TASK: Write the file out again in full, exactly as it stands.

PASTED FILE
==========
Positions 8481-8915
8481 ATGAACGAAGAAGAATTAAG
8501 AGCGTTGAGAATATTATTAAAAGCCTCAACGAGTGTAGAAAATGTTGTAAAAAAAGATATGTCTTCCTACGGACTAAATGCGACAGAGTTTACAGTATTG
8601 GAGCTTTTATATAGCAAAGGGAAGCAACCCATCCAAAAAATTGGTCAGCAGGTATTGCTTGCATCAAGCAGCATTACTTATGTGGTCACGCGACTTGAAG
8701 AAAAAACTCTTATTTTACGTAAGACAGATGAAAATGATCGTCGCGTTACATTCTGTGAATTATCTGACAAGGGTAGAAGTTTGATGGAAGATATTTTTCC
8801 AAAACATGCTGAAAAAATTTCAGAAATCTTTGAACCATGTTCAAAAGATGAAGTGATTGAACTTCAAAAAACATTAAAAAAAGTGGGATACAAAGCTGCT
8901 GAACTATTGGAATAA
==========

Positions 8481-8915
8481 ATGAACGAAGAAGAATTAAG
8501 AGCGTTGAGAATATTATTAAAAGCCTCAACGAGTGTAGAAAATGTTGTAAAAAAAGATATGTCTTCCTACGGACTAAATGCGACAGAGTTTACAGTATTG
8601 GAGCTTTTATATAGCAAAGGGAAGCAACCCATCCAAAAAATTGGTCAGCAGGTATTGCTTGCATCAAGCAGCATTACTTATGTGGTCACGCGACTTGAAG
8701 AAAAAACTCTTATTTTACGTAAGACAGATGAAAATGATCGTCGCGTTACATTCTGTGAATTATCTGACAAGGGTAGAAGTTTGATGGAAGATATTTTTCC
8801 AAAACATGCTGAAAAAATTTCAGAAATCTTTGAACCATGTTCAAAAGATGAAGTGATTGAACTTCAAAAAACATTAAAAAAAGTGGGATACAAAGCTGCT
8901 GAACTATTGGAATAA